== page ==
Shinsuke Agehara, an assistant professor at the University of Florida, is studying how to manipulate hops’ photoperiod with artificial lighting in order to lengthen the daytime in Florida. Agehara spoke about this project at the Fruit Crop Management Short Course in early November.
Hops are mostly grown in Northwest states like Washington and Oregon. This region is said to have the ideal environment for hops to grow, mostly due to appropriate daytime length. Hops need more than 15 hours of daylight during the early season, and less than 15 hours of daylight in the late season. When the daytime is longer than 15 hours in the early season, only vegetative growth is stimulated, and the crop does not flower. Once the daytime length drops below 15 hours in the late season, flowering will start to occur. Agehara says the daytime lengths are important because it is beneficial to maximize vegetative growth before flowering occurs.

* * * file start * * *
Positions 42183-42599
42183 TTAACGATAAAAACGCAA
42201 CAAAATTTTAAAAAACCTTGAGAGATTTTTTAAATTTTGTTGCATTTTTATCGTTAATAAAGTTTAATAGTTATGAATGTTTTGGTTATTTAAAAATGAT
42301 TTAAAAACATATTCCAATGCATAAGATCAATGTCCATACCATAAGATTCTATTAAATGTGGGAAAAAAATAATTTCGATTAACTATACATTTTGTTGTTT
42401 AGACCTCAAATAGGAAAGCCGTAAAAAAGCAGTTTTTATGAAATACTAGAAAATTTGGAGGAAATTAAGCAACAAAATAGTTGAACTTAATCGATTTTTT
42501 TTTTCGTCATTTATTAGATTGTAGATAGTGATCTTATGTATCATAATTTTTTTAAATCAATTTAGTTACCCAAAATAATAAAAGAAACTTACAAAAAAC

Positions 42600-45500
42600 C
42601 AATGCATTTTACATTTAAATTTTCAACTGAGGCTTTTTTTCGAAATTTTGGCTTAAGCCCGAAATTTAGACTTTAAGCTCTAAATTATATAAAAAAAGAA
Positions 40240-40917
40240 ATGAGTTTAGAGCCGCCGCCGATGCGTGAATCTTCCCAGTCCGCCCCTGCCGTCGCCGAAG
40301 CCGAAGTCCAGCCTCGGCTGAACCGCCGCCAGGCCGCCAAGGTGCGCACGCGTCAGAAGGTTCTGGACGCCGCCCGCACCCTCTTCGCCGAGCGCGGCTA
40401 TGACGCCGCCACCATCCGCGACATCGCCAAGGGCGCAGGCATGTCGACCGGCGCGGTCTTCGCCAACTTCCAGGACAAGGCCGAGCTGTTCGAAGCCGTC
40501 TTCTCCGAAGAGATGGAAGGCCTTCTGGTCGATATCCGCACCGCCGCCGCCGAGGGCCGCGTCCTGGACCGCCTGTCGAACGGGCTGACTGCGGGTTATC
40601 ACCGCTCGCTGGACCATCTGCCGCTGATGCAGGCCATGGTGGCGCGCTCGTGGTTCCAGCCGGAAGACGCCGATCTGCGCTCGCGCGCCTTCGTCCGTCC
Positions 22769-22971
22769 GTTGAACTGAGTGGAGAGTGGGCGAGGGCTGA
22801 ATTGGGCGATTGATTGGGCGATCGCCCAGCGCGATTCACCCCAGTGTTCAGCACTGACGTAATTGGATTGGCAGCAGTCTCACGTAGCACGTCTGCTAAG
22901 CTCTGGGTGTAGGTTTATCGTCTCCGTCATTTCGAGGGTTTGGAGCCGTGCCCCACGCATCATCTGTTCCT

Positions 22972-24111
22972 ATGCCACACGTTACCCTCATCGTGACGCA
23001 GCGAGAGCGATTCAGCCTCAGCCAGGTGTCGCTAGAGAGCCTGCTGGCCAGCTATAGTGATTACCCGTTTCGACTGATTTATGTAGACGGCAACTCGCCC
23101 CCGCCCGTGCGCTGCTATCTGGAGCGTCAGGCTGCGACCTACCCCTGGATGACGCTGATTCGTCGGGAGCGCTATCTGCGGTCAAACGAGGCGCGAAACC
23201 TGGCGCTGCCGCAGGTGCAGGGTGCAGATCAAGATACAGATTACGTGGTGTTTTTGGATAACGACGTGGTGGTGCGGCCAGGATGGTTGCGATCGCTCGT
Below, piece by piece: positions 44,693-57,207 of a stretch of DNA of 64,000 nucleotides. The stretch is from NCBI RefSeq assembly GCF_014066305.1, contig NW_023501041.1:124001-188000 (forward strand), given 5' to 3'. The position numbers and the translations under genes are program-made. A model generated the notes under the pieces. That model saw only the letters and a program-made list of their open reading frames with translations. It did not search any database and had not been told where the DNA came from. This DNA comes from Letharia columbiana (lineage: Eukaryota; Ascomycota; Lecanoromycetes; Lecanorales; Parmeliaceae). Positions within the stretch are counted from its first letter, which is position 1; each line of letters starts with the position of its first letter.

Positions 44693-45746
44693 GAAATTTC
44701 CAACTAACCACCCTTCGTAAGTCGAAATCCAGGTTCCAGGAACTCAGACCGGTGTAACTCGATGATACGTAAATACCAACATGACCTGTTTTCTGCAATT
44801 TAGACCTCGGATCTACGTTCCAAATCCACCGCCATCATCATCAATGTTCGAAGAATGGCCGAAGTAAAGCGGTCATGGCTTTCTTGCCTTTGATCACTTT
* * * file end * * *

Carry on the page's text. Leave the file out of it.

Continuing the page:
Although some circumstances of Florida’s climate work to grow hops successfully, the daylight hours are not long enough. The maximum daytime length in Tampa, where Agehara’s hops plots are located, is 13 hours and 46 minutes. Agehara says this is why Florida hops are not as productive as those in the Northwest.
Now, Agehara is working on solving this problem in Florida using LED lights. The LED lights are hung at the top of the trellises, so they hang over the plants. When the daylight begins to fade, the LED lights are turned on to trick the crop into thinking it is still daytime.
Agehara began this study in early November, so no substantial results have been recorded yet.
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